Cyber security experts have discovered that a simple Steam invite allows you to take remote control of a player’s computer. The editor of the Source 3D rendering engine has been contacted, but the flaw is still not fixed. However, a computer that has been the object of an attack could be used to infect other machines.
An alert that does not date from yesterday!
As explained Vice News in an article from April 14, 2021, the security breach in particular concerns online games Team Fortress 2 and Counter-Strike: Global Offensive. Volunteer members of the Secret Club cybersecurity group discovered the same flaw and alerted Valve, the publisher of Source, a powerful 3d renderer. However, the alert was raised… two years ago! However, the publisher has still not corrected the famous flaw, at least not completely.
In fact, a simple Steam invitation makes it possible to exploit the breach with disconcerting ease. Once accepted, the request allows you to execute code remotely and invite you to the player’s machine. After this manipulation, the hacker has a full control over the system of the victim. It can then steal crucial information such as bank details, passwords, etc.
Many players exposed to this flaw
Florian, one of the experts at Secret Club, gave a quick demonstration to prove the presence of the flaw in the game. Counter-Strike: Global Offensive (see video at the end of the article). He explained in particular that if a hacker had the idea of creating a server and send out invitations a lot, all players who connect to said server could suffer the consequences.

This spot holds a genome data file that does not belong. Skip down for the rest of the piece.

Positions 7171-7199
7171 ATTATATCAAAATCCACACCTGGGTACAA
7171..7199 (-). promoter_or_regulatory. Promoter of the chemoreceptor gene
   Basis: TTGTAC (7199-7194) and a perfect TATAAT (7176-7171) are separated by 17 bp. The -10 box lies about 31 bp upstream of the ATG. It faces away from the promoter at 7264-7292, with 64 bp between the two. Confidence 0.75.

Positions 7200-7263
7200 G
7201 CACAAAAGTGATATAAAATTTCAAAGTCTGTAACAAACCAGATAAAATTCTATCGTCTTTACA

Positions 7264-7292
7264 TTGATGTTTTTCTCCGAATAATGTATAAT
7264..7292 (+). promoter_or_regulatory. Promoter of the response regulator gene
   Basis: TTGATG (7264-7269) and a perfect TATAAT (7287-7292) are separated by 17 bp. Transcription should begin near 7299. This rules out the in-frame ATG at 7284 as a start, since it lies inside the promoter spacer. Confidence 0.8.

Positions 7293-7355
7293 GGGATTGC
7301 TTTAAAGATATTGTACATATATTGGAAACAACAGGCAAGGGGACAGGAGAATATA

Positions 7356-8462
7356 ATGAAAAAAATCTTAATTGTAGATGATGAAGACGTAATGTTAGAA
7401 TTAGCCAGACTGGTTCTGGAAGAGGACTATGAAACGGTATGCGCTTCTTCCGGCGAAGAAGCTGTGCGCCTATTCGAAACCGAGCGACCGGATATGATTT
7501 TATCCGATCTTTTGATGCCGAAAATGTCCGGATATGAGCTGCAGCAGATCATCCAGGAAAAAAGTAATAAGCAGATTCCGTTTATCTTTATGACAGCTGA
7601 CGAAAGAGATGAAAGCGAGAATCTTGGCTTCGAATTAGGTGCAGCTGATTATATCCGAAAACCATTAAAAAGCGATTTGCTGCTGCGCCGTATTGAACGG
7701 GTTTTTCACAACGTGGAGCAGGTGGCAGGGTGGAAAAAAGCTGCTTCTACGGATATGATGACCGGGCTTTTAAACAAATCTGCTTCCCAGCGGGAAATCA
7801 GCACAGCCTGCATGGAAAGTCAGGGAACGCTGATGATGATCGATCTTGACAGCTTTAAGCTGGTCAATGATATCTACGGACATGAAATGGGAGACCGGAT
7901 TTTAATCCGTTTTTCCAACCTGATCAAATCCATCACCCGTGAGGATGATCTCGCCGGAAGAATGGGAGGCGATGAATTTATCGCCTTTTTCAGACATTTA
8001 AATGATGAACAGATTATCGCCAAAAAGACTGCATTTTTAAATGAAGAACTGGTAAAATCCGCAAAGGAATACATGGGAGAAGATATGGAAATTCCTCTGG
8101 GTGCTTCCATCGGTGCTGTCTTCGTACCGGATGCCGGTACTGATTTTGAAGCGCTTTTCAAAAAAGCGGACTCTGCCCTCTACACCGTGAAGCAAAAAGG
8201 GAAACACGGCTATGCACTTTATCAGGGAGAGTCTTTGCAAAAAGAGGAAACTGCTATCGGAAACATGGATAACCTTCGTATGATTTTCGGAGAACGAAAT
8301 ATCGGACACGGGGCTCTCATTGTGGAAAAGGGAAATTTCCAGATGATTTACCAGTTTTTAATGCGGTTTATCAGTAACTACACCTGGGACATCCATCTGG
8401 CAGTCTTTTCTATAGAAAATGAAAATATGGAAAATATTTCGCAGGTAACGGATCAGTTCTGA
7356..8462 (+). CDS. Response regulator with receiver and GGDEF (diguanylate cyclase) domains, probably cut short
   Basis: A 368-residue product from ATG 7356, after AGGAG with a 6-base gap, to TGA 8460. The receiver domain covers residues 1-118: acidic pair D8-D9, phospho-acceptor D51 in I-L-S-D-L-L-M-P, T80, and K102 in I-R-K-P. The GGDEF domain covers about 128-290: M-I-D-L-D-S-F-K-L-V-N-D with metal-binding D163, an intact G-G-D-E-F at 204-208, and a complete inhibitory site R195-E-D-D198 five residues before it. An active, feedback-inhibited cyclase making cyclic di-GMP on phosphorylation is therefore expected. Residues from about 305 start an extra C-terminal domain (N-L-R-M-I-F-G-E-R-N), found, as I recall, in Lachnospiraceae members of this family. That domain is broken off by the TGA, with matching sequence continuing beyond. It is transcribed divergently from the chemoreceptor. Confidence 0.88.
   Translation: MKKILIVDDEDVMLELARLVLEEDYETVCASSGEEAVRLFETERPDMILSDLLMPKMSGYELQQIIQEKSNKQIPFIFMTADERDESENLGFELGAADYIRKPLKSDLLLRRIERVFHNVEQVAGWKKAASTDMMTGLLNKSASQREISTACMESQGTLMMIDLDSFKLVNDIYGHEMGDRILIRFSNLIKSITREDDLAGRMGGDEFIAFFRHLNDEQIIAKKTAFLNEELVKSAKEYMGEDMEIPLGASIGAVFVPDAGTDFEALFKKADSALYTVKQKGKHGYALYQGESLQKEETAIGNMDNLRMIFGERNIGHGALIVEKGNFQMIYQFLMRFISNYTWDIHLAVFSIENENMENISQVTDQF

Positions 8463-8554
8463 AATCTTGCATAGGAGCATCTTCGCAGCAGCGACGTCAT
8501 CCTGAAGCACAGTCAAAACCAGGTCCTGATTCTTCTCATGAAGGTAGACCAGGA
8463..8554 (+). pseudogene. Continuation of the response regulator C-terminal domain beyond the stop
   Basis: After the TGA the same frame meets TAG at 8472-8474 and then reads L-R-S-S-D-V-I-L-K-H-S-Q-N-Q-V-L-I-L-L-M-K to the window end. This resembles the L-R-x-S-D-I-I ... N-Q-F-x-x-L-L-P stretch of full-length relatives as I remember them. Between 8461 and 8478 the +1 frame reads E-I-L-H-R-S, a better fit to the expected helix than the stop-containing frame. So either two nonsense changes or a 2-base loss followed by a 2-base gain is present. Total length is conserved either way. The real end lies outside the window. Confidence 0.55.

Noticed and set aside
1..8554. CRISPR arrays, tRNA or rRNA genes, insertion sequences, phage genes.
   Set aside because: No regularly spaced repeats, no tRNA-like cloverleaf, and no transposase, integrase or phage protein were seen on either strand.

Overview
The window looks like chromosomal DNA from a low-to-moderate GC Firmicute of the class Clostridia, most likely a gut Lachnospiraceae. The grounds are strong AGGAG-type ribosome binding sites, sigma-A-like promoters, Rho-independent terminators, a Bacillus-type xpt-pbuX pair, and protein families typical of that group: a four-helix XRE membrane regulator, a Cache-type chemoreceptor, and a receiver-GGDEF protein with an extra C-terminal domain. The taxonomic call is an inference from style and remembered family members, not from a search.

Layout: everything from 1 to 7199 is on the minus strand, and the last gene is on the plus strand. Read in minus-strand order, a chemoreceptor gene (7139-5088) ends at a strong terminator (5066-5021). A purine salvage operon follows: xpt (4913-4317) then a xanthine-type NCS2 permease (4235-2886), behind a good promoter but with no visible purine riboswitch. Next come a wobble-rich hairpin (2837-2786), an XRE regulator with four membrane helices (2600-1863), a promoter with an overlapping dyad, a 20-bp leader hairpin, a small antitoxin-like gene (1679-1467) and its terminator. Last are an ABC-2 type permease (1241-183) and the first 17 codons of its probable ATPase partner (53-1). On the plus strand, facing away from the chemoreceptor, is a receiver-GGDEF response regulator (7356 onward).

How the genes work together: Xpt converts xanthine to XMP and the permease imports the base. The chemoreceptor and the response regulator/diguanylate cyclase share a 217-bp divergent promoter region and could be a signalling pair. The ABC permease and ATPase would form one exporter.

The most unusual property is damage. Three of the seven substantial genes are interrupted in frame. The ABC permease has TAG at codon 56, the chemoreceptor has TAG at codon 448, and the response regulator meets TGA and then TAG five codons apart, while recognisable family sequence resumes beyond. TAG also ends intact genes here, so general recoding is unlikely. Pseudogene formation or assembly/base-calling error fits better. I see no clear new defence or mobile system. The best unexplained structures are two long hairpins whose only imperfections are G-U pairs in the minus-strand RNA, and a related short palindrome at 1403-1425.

“We can’t say in how many games this attack worked and if (or when) things were or will be fixed. NOTWe have alerted that this attack can affect the Source engine for each game ”, said Florian.
The flaw still seems to have been the subject of fix in some games, but is still very present in others. Also, if the hacker infects a computer, it can easily infect the victim’s friends and so on. The expert compared this attack to that of a worm, the damage of which can be exponential. Finally, although Valve considers this security flaw to be critical, the publisher has no patch released yet, which is a source of questions.